City Fines Mount As Language Barrier Confounds Avenue U Shop Owner

Sam Tsang, Meijiao Chi, Theresa Scavo
Source: World Journal

It’s hard enough trying to run a small retail business, but in Babel-like New York City, immigrant business owners face a whole other world of challenges.

Chinese newspaper World Journal has a report about Meijao Chi, owner of a fabric and toy store at 1231 Avenue U. Chi doesn’t speak much English, and when Department of Consumer Affairs inspectors came around, fines started piling up while Chi’s Chinese got tangled up with the city’s legalese.

“Towards the end of August 2011, an agent from New York City Department of Consumer Affairs issued two citations,” Meijao Chi said. “One citation was a $125 fine for unregistered merchandise, and another citation was for the toy guns.  The agent at that time did not say how much the total amount would be for the fines.  The next day, the second citation ticket was mailed to the store.”
Chi, who does not speak English, paid a $125 fine, thinking that doing so would take care of the two citations.  That only covered one citation, however, and the other citation remained unresolved.  Later on, she received a court appearance notice and disregarded it.  Two months later, she received a $5,000 fine.

Things didn’t end so badly for Chi. After reaching out to Sam Tsang, Community Board 15’s only Chinese member (and also an Asian community liaison to the 61st Precinct), Tsang worked as a middleman for Chi, the Community Board and the Department of Consumer Affairs. After explaining that the the language barrier caused confusion which led to Chi’s failure to appear in court, her fine was reduced to $900. Tsang is also going around reminding other business owners to speak up when they need help navigating the city’s complex web of regulations.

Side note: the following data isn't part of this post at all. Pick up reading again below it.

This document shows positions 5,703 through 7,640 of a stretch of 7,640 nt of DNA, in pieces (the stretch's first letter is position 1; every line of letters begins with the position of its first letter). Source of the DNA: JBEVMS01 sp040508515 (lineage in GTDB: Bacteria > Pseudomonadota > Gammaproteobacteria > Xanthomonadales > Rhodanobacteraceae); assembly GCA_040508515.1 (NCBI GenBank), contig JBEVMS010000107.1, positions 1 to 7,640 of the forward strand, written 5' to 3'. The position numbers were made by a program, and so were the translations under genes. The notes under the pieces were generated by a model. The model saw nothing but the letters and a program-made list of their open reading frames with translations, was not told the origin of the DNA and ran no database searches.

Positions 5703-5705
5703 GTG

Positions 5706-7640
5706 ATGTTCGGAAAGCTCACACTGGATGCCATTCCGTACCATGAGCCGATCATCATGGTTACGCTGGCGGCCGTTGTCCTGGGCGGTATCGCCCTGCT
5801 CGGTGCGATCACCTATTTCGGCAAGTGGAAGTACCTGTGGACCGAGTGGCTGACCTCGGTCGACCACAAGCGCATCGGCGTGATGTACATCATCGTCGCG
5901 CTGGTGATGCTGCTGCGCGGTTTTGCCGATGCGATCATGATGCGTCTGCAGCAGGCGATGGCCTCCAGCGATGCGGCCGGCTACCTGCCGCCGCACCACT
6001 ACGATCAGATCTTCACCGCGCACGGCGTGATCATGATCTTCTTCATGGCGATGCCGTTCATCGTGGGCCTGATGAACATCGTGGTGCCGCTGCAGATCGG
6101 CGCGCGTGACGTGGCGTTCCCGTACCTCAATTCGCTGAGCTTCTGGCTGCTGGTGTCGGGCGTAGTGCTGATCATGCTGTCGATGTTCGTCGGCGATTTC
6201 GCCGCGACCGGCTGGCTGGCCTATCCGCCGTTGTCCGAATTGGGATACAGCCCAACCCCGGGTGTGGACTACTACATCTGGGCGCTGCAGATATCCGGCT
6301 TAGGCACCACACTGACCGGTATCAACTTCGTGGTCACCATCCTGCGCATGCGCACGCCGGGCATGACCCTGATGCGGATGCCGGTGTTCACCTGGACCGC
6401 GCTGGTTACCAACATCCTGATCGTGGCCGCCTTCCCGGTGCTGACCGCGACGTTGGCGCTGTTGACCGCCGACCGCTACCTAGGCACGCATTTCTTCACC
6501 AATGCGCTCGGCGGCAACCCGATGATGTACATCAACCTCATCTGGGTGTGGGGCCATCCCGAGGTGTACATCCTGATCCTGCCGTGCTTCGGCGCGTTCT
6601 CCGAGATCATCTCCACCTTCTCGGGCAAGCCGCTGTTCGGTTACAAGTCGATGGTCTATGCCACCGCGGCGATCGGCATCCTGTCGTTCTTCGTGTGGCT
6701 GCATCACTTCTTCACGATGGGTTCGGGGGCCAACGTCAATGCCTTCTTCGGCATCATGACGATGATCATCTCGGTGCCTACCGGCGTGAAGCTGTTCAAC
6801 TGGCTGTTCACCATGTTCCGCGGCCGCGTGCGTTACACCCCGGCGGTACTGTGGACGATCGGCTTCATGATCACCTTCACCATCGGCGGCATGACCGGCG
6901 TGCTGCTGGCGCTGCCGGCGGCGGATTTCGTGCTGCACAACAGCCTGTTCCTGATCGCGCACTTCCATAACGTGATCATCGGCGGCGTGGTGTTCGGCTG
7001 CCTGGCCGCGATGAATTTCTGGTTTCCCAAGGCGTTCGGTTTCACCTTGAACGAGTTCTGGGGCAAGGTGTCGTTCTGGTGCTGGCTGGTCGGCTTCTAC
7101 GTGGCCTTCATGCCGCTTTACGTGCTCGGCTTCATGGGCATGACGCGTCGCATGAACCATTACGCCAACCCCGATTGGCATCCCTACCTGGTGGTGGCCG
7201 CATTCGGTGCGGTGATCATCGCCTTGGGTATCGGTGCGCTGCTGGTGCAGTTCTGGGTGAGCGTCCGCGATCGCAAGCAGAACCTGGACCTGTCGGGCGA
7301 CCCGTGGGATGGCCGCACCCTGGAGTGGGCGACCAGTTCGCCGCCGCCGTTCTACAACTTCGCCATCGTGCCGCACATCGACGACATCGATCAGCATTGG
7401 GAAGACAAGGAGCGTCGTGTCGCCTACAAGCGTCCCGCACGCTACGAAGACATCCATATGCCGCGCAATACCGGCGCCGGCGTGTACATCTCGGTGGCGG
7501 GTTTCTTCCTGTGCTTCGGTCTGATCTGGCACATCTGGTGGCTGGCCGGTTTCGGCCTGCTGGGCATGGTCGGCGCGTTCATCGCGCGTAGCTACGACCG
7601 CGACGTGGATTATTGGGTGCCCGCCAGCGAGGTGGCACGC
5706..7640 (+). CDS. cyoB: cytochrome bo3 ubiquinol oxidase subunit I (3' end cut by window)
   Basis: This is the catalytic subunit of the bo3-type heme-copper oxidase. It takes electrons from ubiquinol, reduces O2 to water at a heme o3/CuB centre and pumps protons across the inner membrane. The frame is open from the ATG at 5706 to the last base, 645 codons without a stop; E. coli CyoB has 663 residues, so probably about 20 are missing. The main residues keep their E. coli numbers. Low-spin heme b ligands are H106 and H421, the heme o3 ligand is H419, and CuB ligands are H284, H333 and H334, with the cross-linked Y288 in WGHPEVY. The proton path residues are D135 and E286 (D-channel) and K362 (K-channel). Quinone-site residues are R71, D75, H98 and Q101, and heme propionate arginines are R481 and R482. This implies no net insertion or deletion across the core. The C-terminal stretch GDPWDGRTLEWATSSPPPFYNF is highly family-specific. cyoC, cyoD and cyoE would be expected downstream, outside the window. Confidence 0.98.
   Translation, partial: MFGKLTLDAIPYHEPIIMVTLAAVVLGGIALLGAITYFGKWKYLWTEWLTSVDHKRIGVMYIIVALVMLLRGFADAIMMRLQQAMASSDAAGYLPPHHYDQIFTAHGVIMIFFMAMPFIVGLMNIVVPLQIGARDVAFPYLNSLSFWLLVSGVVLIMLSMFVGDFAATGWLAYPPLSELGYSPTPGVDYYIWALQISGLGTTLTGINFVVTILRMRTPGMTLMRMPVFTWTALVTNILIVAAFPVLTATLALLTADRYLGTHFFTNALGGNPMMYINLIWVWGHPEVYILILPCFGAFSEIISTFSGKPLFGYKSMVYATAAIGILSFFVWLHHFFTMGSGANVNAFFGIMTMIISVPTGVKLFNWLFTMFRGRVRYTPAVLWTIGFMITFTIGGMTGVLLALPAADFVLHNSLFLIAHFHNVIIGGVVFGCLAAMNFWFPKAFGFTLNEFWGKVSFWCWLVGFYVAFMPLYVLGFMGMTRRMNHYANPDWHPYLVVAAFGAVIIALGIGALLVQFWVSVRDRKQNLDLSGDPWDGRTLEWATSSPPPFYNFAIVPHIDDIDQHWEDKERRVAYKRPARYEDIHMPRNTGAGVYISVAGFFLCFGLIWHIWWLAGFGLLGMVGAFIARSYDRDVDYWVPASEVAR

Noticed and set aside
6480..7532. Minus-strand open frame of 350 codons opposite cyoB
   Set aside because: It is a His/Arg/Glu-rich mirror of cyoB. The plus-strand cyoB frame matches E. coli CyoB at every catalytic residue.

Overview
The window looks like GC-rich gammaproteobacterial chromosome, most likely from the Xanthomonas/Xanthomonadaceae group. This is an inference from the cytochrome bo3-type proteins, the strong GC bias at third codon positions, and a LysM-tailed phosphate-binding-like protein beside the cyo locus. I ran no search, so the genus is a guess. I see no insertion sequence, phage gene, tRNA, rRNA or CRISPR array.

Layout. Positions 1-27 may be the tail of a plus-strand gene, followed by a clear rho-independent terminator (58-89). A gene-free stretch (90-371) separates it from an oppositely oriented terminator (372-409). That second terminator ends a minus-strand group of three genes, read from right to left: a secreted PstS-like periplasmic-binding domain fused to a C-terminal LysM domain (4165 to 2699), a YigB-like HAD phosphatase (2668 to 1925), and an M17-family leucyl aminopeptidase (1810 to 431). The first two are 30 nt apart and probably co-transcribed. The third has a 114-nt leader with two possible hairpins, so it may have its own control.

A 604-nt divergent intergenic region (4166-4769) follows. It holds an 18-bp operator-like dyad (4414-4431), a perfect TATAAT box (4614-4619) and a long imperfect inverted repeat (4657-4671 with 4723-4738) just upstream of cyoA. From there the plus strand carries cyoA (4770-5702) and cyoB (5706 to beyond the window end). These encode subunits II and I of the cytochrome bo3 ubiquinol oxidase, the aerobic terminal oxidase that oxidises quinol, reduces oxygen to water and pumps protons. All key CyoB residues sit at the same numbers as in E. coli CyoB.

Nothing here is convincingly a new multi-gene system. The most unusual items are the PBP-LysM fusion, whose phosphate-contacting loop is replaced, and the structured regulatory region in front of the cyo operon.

As a side note, Sheepshead Bites needs to give a well-deserved tip o’ the hat to CUNY’s Voices of New York project, which aggregates and translates ethnic media outlets. Without their dedication to helping ethnic media stories reach a larger audience, we never would’ve heard a word about this issue.

Other than the Asian-owned businesses on Avenue U, Sheepshead Bay has a dense population of Eastern European- and Turkish-owned businesses. What kind of unique challenges do they face?

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